Under the new Miyazawa Initiative, a total of US$30 billion was pledged by Japan, with half being made available for the medium- to long-term nancing needs of Asian economies a¬ected by the nancial crisis. At least two measures under the initiative are directly related to regional bond market activities. These are: (i) the acquisition of sovereign bonds issued to Asian countries by the Export-Import Bank of Japan, and (ii) support for Asian countries in raising funds from international nancial markets through the use of guarantee mechanisms. These are important vehicles to promote the global and regional role of the Tokyo market by expanding the Gaisai market. Gaisai is a general term assigned to all foreign and yen-denominated bonds issued in Japan by nonresidents. Yen-denominated bonds are called samurai bonds, while foreign-currency denominated bonds are known as shogun bonds. The capital market-related funding programs of the new Miyazawa Initiative were expected to provide the Tokyo nancial markets (both on- and o¬shore) with a critical momentum to rea¹rm itself as a global and regional nancial center. Unfortunately, no details have been available from the MO. regarding the implementation of the above two measures, and the underlying reasons for this are not clear. As shown in Table 6, the amount of Gaisai bonds issued does not exhibit any substantial increases over the ve-year period from 1995 to 1999. As an international nancial center, the Tokyo market must compete with other nancial markets, including the Eurobond market. As shown in Table 7, the di¬erence in all-in-cost to a sovereign borrower of ¥20 billion between samurai bonds and Euro-yen bonds amounts to seven basis points or ¥14 million. The time di¬erence required for bond issuance in both markets di¬ers substantially (from six to seven weeks to a few days). With a recording system still in place, the clearing and settlement processes in the samurai bond market are far more cumbersome than the Eurobond market, where Euroclear and Cedel are readily available and utilized. Concerted e¬orts must be made for the Tokyo market to serve both global and regional customers more e¹ciently, and at less cost. Numerous reform measures have been undertaken to internationalize the yen and promote foreign investments in the Tokyo nancial markets. A legal framework for the promotion of cross-border transactions has been put in place with the revision of the .oreign Exchange Law in April 1998, but much more has to be done to facilitate actual transactions. .or example, clearing and settlement have to be revamped to introduce delivery versus payment (DvP). At present, 67.6 percent of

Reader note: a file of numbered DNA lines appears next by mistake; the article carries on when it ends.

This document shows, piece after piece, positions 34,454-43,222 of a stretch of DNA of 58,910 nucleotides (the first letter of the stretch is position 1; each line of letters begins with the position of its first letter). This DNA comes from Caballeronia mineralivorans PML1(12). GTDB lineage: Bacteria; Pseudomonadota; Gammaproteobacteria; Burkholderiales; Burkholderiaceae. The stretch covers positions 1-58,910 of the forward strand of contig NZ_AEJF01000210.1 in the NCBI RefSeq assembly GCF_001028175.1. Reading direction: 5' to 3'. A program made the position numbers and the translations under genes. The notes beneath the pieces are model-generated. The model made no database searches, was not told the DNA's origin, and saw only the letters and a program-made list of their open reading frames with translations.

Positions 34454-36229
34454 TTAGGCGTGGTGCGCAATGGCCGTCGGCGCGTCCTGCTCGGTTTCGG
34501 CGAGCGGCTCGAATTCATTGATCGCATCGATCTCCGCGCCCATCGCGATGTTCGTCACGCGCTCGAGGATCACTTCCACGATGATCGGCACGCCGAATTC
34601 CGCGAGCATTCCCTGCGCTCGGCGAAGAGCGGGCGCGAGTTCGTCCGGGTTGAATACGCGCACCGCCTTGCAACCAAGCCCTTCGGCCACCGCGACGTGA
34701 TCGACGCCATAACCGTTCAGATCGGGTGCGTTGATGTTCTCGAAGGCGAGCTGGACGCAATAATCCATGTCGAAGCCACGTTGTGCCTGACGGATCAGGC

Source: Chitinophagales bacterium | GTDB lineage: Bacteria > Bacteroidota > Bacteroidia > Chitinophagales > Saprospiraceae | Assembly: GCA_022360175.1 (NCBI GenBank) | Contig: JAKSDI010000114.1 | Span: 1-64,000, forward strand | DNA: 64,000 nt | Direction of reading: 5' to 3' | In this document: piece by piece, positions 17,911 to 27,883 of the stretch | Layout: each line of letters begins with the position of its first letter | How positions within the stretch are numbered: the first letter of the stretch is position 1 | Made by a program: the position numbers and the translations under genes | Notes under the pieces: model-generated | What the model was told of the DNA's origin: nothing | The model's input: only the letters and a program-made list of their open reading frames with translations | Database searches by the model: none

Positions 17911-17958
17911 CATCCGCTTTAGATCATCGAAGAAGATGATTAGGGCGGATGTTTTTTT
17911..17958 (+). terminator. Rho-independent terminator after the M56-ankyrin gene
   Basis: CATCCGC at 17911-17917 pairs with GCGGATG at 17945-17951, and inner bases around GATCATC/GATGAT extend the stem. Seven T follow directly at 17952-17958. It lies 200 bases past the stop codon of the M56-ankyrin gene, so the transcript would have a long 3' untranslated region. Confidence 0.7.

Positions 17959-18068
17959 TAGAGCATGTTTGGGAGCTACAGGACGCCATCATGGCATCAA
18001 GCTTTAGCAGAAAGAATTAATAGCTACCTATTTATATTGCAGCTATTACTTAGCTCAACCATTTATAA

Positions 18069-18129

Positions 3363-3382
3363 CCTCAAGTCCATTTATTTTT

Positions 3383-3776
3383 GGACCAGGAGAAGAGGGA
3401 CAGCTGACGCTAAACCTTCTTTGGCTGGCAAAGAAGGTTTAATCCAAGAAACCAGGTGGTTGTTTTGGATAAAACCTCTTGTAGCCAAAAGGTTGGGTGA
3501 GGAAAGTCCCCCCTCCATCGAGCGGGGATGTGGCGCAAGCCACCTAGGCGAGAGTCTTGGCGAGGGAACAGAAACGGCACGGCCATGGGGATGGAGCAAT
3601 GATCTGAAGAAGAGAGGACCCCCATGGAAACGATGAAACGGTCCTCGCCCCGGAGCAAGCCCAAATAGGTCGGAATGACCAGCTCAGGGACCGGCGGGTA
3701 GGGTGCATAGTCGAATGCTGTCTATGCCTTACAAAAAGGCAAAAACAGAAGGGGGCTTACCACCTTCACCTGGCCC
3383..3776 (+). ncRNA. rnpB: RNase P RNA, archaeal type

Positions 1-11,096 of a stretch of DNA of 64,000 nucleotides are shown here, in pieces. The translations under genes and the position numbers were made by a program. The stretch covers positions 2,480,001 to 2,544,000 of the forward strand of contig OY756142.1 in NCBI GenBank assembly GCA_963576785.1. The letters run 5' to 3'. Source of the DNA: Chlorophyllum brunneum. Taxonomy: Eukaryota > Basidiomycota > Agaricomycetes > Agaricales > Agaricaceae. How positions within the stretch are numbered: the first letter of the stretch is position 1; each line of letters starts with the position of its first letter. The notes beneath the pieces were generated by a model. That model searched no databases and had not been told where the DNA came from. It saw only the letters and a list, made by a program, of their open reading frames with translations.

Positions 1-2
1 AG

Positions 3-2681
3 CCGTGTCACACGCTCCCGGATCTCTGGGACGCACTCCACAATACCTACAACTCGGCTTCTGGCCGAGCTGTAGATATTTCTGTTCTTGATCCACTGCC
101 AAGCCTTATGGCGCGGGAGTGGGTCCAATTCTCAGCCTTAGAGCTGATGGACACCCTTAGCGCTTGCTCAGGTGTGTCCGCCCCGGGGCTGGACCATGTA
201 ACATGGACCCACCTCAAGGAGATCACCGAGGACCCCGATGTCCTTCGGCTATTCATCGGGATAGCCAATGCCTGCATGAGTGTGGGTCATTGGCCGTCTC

92

Government Bond Market Development in Asia
TABLE 6 Volume of Gaisai Bond Issuance (trillion yen) 1995 1996 3.9 0 1997 2.1 0 1998 0.3 0 1999 b 0.5 0